The Irresistible Revolution

Considering the various circles I associate myself with, I'm a little embarrassed to say that I've just begun to read Shane Claiborne's The Irresistible Revolution for the first time.  I knew that I would love it, and I knew that I would hate it for challenging me so much.  The book hasn't failed me yet.  I really want to share passage I just read, in which Shane tries to answer the question people ask, "What is an average day?" in regard to his life at The Simple Way.

"We hang out with kids and help them with homework in our living room, and jump in open fire hydrants on hot summer days.  We share food with folks who need it, and eat the beans and rice our neighbor Ms. Sunshine makes for us.  Folks drop in all day to say hi, have a safe place to cry, or get some water or a blanket.  Sometimes we turn people away, or play Rock, Paper, Scissors to see who answers the door on tired days.  We run a community store out of our house.  We call it the Gathering, and neighbors can come in and fill a grocery bag with clothes for a dollar or find a couch, a bed, or a refrigerator.  Sometimes people donate beautiful things for us to share with our neighbors; other times they donate their used toothbrushes.

"We reclaim abondoned lots and make gardens amid the concrete wreckage around us.  We plant flowers inside old TV screens and computer monitors on our roof.  We see our friends waste away from drug addiction, and on a good day, someone is set free.  We see police scare people, and on a good day, we find an officer who will play wiffleball with his billy club.  We rehab abandoned houses.  And we mourn the two people who died in this property (where I am now writing).  We try to make ugly things beautiful and to make murals.  Instead of violence, we learn imagination and sharing.  We share life with our neighbors and try to take care of each other.  We hang out on the streets.  We get fined for distributing food.  We go to jail for sleeping under the stars. We win in court.  We have friends in prison and on death row.  We stand in the way of state-sanctioned execution and of the prison industrial complex.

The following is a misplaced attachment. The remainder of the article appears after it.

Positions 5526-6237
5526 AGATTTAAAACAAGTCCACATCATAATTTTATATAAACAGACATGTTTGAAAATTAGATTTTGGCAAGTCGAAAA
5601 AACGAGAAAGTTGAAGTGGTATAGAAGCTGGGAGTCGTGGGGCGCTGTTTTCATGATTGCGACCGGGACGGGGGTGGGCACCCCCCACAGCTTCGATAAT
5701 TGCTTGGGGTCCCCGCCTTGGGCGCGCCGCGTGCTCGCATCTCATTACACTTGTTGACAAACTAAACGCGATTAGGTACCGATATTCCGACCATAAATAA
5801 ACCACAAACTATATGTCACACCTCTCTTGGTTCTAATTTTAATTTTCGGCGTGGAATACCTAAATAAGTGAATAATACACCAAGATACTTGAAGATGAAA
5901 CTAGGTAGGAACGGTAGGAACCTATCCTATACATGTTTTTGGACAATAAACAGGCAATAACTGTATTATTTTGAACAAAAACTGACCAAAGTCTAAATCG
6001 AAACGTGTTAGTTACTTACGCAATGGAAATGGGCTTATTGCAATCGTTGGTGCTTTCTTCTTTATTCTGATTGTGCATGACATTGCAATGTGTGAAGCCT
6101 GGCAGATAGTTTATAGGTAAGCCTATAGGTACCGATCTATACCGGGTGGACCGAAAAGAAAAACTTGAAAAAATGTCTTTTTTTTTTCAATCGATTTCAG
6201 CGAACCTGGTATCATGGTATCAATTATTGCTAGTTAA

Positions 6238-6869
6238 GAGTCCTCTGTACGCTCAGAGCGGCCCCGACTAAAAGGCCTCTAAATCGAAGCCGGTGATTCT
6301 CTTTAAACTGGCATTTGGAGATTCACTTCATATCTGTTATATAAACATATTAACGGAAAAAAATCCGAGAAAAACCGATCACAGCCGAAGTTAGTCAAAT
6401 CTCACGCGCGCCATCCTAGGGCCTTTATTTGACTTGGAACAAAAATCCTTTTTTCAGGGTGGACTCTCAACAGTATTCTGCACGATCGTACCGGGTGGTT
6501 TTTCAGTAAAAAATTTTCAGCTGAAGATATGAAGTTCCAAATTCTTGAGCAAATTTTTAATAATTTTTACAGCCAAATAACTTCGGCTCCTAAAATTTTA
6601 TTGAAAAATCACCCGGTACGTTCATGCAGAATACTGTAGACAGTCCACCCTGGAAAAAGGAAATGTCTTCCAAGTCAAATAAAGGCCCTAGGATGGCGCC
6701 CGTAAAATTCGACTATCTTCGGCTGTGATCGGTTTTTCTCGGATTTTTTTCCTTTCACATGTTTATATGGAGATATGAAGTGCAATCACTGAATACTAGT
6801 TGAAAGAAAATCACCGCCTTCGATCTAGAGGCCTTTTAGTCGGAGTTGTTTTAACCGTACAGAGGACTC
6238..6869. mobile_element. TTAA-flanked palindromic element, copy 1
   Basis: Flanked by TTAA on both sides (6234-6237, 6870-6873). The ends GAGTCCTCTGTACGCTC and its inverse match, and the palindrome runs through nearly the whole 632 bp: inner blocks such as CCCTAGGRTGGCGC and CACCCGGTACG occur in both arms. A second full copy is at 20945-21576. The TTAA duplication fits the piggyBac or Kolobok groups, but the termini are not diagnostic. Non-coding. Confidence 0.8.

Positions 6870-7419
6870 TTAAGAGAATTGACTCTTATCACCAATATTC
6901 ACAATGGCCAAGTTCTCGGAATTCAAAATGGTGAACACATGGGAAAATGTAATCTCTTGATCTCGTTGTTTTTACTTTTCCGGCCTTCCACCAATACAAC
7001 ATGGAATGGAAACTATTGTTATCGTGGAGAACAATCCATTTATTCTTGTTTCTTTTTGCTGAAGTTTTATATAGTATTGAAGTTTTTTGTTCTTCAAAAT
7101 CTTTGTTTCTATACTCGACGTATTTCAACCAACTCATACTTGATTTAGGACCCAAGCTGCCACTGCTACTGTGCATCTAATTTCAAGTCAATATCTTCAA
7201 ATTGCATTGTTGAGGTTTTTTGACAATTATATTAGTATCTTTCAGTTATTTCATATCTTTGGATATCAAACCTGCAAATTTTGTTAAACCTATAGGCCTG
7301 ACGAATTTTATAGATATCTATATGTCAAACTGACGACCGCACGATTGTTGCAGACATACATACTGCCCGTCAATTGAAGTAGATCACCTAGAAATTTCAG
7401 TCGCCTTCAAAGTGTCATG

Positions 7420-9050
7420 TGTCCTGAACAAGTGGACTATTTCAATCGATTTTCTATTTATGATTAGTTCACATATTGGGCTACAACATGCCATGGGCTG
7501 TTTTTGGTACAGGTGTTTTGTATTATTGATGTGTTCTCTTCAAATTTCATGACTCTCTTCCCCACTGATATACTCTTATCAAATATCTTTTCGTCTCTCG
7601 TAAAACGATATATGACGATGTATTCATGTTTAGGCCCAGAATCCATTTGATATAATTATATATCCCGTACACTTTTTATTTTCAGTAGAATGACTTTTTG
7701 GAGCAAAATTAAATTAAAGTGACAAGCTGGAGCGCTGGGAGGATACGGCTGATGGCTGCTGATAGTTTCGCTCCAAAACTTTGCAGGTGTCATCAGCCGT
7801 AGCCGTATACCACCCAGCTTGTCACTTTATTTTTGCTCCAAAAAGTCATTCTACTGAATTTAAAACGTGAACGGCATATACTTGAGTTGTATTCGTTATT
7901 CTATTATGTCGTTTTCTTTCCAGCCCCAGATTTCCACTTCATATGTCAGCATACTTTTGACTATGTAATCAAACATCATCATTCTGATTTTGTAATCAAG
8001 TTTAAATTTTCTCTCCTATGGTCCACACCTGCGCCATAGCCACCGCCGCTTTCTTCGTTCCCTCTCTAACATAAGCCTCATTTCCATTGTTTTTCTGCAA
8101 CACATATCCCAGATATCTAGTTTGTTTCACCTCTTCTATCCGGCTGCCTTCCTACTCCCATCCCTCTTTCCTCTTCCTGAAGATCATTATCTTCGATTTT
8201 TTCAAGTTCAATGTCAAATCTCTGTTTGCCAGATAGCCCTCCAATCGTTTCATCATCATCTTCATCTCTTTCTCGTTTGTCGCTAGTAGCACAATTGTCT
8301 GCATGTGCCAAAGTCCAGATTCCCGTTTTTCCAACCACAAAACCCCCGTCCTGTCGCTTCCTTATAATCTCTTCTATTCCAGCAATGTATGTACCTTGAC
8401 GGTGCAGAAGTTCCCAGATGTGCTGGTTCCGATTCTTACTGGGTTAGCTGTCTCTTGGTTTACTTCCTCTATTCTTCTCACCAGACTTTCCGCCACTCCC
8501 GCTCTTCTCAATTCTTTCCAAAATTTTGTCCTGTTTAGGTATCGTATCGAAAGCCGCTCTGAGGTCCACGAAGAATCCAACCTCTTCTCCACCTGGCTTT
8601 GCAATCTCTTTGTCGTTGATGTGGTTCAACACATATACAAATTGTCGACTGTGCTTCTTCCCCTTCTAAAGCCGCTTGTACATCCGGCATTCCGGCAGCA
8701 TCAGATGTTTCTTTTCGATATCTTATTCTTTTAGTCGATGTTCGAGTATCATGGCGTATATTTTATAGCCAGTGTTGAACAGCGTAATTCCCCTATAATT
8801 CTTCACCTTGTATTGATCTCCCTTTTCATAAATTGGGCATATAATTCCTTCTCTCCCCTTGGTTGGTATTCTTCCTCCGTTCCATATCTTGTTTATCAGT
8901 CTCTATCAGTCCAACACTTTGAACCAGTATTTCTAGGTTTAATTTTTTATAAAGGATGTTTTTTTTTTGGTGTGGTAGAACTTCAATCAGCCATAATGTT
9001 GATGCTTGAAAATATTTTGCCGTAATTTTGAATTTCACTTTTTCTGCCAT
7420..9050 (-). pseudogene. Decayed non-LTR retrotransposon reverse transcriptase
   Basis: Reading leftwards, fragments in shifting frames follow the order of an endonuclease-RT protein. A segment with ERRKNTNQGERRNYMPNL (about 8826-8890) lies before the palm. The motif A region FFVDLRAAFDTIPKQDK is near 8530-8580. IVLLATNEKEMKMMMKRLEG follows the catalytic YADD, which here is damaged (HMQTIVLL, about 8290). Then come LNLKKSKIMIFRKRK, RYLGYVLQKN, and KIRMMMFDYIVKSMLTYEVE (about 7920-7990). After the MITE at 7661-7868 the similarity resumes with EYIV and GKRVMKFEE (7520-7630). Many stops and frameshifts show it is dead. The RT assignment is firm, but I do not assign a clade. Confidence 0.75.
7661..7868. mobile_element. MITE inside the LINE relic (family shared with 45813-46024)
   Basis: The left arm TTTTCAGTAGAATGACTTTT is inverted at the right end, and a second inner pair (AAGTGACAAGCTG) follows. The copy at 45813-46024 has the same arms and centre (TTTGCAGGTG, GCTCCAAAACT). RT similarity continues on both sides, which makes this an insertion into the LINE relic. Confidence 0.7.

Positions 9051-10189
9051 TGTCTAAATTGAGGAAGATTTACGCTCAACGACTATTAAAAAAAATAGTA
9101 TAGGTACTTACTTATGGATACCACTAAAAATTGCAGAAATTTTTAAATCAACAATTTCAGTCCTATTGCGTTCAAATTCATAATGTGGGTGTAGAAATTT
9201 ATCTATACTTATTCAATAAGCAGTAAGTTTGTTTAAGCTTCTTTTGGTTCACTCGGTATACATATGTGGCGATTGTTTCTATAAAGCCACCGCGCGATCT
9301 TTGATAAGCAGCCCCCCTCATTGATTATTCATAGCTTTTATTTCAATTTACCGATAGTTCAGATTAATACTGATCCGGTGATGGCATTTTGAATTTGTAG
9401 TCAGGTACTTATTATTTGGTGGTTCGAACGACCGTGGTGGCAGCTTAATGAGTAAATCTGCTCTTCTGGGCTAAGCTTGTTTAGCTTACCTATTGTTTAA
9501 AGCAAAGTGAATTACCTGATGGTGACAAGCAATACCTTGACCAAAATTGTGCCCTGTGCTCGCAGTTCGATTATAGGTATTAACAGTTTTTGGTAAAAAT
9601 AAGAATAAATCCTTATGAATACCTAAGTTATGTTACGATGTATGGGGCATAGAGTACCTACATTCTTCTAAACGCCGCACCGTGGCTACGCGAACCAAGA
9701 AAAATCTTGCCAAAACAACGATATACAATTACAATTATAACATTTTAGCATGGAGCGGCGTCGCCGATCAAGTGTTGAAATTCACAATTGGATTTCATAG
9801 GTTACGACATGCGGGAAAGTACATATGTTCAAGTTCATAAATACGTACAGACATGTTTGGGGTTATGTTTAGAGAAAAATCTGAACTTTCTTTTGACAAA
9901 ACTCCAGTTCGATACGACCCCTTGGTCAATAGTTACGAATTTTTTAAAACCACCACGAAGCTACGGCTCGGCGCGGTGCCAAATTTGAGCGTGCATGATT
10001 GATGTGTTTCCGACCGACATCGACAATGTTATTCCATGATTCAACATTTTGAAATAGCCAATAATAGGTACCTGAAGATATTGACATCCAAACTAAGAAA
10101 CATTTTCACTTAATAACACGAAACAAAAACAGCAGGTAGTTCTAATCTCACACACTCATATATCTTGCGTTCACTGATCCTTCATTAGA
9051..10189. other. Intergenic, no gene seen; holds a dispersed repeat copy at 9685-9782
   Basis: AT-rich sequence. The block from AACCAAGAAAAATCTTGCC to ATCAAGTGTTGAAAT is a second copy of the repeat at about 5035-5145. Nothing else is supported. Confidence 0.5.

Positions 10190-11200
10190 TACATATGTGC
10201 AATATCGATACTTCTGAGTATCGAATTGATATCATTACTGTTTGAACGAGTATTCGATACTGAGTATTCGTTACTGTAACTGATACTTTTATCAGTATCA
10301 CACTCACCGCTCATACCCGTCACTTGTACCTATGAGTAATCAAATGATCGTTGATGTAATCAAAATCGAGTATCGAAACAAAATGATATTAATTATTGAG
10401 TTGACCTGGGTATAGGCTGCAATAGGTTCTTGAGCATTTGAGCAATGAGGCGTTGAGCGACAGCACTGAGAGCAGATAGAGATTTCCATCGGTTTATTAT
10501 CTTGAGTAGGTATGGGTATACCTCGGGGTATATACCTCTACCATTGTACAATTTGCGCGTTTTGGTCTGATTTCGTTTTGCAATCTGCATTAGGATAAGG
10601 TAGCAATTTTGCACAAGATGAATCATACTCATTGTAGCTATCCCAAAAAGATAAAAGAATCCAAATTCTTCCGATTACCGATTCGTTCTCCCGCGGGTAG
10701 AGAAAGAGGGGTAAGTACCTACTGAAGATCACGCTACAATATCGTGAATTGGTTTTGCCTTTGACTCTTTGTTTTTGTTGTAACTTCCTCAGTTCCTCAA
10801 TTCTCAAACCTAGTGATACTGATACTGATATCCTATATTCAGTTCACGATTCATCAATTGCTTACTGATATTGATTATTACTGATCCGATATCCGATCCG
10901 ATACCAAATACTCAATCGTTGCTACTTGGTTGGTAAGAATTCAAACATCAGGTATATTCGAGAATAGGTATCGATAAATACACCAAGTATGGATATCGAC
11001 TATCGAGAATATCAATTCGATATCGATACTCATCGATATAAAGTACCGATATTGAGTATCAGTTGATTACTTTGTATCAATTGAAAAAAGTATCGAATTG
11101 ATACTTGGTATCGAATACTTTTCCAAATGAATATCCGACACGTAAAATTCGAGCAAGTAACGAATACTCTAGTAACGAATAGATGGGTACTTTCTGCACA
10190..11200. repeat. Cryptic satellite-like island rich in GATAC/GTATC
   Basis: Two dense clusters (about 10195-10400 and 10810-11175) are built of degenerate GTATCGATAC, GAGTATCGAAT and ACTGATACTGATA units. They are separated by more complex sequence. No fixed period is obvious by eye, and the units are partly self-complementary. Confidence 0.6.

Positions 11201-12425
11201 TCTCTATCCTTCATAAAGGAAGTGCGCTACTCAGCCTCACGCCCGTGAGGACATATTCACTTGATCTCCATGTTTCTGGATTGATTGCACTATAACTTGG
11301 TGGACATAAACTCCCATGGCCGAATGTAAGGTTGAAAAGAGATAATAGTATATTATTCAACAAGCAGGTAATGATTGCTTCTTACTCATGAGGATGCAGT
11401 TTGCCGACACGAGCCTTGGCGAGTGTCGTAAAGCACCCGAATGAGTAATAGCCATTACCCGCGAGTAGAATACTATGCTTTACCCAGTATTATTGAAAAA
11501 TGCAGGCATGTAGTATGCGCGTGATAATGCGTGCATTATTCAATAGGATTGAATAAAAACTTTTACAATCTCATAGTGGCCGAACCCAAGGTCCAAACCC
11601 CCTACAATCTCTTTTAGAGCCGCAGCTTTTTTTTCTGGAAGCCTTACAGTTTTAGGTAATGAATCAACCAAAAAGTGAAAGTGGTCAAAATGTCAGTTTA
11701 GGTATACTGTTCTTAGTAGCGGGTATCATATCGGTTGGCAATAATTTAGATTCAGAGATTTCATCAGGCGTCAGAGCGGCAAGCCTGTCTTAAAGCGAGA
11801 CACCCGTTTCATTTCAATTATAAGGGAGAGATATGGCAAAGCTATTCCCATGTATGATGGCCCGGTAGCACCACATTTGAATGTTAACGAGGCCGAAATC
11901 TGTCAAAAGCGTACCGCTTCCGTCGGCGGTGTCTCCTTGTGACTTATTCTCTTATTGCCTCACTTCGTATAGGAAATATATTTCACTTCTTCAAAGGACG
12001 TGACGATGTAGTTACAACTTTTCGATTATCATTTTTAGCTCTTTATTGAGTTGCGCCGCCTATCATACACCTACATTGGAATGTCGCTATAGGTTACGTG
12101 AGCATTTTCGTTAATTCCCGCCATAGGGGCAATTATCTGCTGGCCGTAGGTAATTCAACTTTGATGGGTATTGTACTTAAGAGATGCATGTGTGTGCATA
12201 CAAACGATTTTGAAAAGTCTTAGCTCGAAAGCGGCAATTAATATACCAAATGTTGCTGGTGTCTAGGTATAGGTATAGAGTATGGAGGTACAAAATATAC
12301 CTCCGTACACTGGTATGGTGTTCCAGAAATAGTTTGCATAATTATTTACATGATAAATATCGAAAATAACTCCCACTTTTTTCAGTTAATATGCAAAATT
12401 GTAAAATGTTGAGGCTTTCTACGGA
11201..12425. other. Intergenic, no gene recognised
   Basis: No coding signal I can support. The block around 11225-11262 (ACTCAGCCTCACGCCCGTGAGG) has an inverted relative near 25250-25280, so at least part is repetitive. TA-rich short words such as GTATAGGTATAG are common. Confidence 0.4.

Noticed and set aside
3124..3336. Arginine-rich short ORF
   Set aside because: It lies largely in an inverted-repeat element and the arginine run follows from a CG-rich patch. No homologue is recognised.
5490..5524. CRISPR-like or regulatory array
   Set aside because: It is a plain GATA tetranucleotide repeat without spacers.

"We have always called ourselves a tax-exempt 501c3 anti-profit organization.  We wrestle to free ourselves from macrocharity and distant acts of charity that serve to legitimize apathetic lifestyle of good intentions but rob us of the gift of community.  We visit rich people and have them visit us.  We preach, prophesy, and dream together about how to awaken the church from her violent slumber.  Sometimes we speak to change the world; other times we speak to keep the world from changing us.  We are about ending poverty, not simply managing it.  We give people fish. We teach them to fish.  We tear down the walls that have been built up around the fish pond.  And we figure who polluted it.

"We fight terrorism--the terrorism within each of us, the terrorism of corporate greed, of American consumerism, of war.  We are not pacifist hippies but passionate lovers who abhor passivity and violence.  We spend our lives actively resisting everything that destroygs life, whether that be terrorism or the war on terrorism.  We try to make the world safe, knowing that the world will never be safe as long as millions live in poverty so the few can live as they wish.  We believe in another way of life--the kingdom of God--which stands in opposition to the principalities, powers, and rulers of this dark world (Eph. 6:12)."

Inspiring.  Challenging.  Embarrassing (to my life).